2022 Honda Ridgeline AWD Sport vs. 2022 Hyundai Santa Cruz Limited AWD: Small package haul-off.
This week: 2022 Honda Ridgeline
Price: $40,860 as tested. The HPD Package added fender flares, decals, and big, golden wheels for $2,800. Money well-spent.
Conventional wisdom: Car and Driver likes that the “interior feels huge for the class, quick and refined on the road, several innovative features,” but not that “competitors tow more, rivals offer legit off-road models, subpar braking performance.”
Marketer’s pitch: “Amp up your ride.”
Reality: Nice, but becoming out-amped by some competitors.
Is small what’s big? After the midsize pickup selection withered as much as the minivan segment about five years ago, the genre is back and growing, especially at the small end. But Honda has been there all along. And joining the Ridgeline in the front-wheel-drive-based pickup market is next week’s contestant, the Hyundai Santa Cruz, and the Ford Maverick (which has not yet been secured for a Mr. Driver’s Seat ride).
What’s new: The Ridgeline received an exterior redesign for 2021, and now it looks more like a truck than an Acura TLX with a Dumpster screwed onto the back end. On the performance side of that redesign, front-wheel drive has been discontinued and torque vectoring all-wheel drive is standard in all models, enhancing control and traction over that old all-wheel-drive stuff that we laughably thought was good enough.
Up to speed: The 3.5-liter V-6 creates 280 horsepower, more than enough to get the Ridgeline going in a hurry. It gets to 60 in 7.2 seconds, according to Edmunds.
Shifty: The Ridgeline gets Honda’s 9-speed automatic transmission. Shifting is available using paddles, and that all works very well.
I didn’t even think to complain about the push-button transmission standard in Hondas until I was finishing up the review, so I must have fully accommodated this change after far too many years. Finally.
The truck also comes with a Sport mode that works well enough, but it held on to lower gears for a long time, and I could never seem to get it to move beyond seventh gear even on highways unless I shifted myself. Not a problem for me, but something buyers may want to know about, and you’ll probably end up paying for it at the pump.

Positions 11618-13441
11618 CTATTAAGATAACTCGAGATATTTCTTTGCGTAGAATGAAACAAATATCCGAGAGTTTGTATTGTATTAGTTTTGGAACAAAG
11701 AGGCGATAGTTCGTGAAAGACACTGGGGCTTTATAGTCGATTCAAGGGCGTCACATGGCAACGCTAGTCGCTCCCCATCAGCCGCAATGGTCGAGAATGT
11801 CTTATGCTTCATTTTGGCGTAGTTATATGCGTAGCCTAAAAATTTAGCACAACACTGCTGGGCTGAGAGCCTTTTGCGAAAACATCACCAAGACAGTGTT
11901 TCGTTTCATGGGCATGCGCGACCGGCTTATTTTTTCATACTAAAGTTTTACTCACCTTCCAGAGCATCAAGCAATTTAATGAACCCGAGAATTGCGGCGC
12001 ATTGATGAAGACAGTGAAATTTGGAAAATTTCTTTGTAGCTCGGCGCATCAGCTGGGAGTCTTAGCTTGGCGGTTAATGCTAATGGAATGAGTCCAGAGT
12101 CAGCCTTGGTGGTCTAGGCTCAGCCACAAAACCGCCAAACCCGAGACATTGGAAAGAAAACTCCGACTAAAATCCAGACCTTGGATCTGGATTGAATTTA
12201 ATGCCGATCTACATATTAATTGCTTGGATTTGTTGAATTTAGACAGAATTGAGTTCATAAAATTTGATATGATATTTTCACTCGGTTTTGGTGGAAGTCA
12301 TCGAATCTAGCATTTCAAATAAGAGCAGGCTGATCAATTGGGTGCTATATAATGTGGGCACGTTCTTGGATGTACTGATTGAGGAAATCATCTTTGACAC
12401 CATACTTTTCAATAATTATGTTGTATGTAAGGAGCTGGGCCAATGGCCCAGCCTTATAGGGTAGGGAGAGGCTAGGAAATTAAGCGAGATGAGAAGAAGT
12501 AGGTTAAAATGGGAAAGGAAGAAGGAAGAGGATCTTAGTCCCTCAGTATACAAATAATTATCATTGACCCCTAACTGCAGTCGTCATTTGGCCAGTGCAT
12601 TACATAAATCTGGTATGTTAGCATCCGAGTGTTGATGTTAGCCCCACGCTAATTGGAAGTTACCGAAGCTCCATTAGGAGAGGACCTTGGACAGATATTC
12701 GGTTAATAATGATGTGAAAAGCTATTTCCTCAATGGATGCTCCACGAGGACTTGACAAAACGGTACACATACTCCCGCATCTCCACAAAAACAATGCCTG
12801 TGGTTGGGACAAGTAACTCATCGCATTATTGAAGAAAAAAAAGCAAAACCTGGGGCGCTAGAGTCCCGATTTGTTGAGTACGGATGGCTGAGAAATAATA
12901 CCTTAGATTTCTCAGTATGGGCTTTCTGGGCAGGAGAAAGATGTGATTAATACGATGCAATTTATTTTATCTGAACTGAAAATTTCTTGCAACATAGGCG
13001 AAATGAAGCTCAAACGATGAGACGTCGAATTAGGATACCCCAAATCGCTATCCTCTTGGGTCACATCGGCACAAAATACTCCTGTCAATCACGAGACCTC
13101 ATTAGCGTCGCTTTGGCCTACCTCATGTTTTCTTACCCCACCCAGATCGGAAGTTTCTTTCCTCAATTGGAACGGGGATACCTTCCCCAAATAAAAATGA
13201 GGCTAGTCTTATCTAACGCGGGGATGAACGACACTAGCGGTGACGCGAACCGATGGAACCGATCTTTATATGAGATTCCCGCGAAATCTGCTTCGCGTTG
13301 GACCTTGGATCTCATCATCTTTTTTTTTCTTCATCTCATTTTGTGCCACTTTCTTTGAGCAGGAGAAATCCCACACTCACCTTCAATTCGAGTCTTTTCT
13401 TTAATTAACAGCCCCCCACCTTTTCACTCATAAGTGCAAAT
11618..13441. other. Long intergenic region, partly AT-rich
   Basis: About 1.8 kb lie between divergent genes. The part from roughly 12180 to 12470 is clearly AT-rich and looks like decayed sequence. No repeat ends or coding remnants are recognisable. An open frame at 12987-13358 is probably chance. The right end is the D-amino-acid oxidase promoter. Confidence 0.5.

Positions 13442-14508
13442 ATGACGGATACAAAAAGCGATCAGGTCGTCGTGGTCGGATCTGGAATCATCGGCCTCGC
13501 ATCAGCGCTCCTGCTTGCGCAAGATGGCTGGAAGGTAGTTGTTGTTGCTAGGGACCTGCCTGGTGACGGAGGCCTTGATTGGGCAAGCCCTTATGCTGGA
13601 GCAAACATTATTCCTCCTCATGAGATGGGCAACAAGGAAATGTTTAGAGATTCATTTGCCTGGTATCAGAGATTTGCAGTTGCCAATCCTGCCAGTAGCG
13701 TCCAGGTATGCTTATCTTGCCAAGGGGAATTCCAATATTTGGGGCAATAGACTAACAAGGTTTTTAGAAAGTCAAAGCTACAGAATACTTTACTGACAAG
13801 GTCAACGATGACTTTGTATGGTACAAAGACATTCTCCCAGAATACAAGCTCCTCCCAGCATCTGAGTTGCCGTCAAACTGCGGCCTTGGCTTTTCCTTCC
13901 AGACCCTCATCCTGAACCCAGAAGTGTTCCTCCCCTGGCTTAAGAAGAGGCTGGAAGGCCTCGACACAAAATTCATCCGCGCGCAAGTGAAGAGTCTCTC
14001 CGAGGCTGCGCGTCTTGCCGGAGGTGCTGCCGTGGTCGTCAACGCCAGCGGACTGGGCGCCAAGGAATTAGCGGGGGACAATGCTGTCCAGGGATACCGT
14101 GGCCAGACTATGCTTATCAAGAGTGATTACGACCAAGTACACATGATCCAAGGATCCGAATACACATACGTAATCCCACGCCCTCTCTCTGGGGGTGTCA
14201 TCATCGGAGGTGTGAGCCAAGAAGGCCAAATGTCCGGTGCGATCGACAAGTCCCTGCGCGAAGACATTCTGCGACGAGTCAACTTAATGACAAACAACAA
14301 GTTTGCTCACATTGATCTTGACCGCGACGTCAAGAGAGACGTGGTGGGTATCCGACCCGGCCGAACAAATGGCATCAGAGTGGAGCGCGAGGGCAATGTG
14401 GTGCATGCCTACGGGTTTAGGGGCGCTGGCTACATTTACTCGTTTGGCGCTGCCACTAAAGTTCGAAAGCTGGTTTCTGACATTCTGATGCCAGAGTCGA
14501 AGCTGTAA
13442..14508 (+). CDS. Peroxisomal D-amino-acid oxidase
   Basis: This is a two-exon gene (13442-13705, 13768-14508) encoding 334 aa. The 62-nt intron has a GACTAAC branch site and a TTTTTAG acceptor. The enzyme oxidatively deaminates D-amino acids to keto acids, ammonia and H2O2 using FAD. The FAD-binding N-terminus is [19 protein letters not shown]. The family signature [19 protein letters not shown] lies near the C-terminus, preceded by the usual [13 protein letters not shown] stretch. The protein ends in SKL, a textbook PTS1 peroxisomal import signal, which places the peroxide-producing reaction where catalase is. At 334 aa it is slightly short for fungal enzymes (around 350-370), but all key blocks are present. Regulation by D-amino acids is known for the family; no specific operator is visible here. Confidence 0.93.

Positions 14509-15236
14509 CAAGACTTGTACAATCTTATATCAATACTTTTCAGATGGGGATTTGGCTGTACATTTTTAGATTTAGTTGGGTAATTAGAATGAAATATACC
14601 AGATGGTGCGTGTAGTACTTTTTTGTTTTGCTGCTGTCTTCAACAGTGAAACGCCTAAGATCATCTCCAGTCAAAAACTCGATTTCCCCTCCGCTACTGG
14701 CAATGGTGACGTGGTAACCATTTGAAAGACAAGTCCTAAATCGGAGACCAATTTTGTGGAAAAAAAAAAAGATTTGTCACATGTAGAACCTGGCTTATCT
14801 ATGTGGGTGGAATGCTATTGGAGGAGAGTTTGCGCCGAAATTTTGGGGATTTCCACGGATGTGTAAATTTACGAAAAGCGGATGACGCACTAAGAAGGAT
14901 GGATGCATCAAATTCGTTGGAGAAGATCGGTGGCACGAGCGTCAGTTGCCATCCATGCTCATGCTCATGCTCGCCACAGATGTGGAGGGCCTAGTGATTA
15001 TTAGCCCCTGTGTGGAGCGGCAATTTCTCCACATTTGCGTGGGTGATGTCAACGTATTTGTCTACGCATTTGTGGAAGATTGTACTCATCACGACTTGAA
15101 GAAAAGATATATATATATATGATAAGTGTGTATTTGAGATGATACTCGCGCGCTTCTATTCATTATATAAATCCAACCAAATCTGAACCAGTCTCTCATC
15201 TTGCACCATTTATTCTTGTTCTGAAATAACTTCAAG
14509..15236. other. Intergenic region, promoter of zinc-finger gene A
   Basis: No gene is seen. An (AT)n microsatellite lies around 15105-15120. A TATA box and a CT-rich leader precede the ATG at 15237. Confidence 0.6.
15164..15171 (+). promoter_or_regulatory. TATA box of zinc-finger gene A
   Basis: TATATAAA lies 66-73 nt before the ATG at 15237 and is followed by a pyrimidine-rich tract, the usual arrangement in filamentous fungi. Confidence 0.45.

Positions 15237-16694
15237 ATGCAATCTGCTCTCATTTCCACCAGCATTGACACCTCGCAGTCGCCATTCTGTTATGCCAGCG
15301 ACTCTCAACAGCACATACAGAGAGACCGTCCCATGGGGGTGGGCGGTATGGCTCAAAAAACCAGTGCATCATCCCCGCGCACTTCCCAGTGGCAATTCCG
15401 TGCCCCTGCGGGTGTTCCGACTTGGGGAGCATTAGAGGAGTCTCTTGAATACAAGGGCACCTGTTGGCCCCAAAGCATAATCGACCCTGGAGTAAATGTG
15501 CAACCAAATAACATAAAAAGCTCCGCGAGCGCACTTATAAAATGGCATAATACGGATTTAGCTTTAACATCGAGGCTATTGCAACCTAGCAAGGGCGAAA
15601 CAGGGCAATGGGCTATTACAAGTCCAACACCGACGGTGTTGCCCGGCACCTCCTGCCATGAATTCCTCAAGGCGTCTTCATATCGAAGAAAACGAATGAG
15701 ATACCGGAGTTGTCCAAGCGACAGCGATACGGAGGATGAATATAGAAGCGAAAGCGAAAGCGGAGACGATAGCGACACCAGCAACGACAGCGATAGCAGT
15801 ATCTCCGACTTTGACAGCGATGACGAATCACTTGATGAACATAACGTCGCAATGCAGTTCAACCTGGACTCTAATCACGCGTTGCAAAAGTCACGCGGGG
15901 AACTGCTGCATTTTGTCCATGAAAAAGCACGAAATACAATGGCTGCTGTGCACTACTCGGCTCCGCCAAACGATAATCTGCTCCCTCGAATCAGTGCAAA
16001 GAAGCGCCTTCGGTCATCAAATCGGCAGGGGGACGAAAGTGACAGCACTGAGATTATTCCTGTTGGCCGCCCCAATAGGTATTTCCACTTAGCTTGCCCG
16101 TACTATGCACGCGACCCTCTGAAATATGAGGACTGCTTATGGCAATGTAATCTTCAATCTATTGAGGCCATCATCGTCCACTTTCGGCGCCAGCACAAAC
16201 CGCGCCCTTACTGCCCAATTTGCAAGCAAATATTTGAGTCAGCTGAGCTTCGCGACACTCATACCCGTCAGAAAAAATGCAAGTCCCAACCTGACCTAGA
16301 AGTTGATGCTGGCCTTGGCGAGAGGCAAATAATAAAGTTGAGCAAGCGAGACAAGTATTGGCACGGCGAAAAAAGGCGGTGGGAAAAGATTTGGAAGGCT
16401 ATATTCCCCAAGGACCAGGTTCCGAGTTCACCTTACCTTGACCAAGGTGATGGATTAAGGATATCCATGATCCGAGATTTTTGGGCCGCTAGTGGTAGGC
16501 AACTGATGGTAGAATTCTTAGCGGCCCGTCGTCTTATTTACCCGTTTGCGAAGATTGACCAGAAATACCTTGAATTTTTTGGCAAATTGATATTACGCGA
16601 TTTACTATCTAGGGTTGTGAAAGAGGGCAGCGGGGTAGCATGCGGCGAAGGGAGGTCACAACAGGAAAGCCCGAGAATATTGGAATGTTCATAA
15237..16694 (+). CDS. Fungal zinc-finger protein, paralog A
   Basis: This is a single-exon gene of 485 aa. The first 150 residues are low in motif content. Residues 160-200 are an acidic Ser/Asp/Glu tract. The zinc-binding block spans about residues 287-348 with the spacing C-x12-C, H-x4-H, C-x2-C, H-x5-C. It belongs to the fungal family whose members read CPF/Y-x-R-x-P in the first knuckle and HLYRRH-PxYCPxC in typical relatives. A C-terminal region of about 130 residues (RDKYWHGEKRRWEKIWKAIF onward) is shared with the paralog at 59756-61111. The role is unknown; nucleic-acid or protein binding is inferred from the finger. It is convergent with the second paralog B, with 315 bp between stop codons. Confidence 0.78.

On the road: Sport mode turns the Ridgeline into a nice-handling truck, with plenty of zip on the curves and in tight places. Still, I felt like the Ford Ranger SXT or GMC Canyon AT4 made nicer companions on the winding roads.
Driver’s Seat: The Ridgeline as tested came with very basic cloth seats, Sport trim being the lowest of four.
The seats provided great comfort, and would be super swell if they came with power adjustments, but alas, it was all cranks and levers for the week of testing.
The dashboard provides clear information without a lot of surprises, always a good thing.
Friends and stuff: The rear seat provides a comfortable space in theory — there’s plenty of legroom, headroom, and foot room.
But, in reality, the seat feels thin and as stiff as a board, and the seat back sits far too straight to offer any comfort. There is a console armrest, though, so it’s not like the 1980s or anything, but buyers with passengers in a recurring role may want to consider the dead-cow version. Or some comfy pillows.
The seat bottom does fold up from the floor to create a nice auxiliary storage area, and it divides 60/40 for passenger accommodations, as well.
The bed provides just over 1,500 pounds of payload capacity and is 64 inches long, so it wins for versatility if not for overall weight-bearing abilities. Towing capacity matches the Santa Cruz’s maximum at 5,000 pounds.
The locking trunk under the bed remains a nice feature.
Play some tunes: The bare-bones 215-watt, seven-speaker Honda stereo was the anti-Odyssey sound system. Where that minivan uncovered parts of songs I’d never before noticed, the Ridgeline covered them right back up — and tossed in pieces I’d heard again and again — patted them all down tight and drove over them three or four times for good measure.
It’s as if Toyota and a 1970s Philco AM radio had a stereo baby.
But at least operating the system was smooth. I could switch from function to function seamlessly. And now there’s a volume knob, touted as the lead item among redesign features in Honda press materials. Obviously, it’s important, and you just thought I was a whiner (every week, volume and tuning knobs, volume and tuning knobs, wahwahwah).
Keeping warm and cool: The Ridgeline offers the standard Honda HVAC interface, as well, with toggles for temperature and buttons for everything else. It works simply, though knobs are simpler.
Fuel economy: I averaged a disappointing 18 mpg in a wide round of testing the Ridgeline, far lower than my previous 21.5 in a 2017 model.
Where it’s built: Lincoln, Ala.
How it’s built: Consumer Reports blesses the Ridgeline with a reliability of 4 out of 5, matching 2021, down a tick from 2020 but better than earlier years.
Next week: 2022 Hyundai Santa Cruz AWD Limited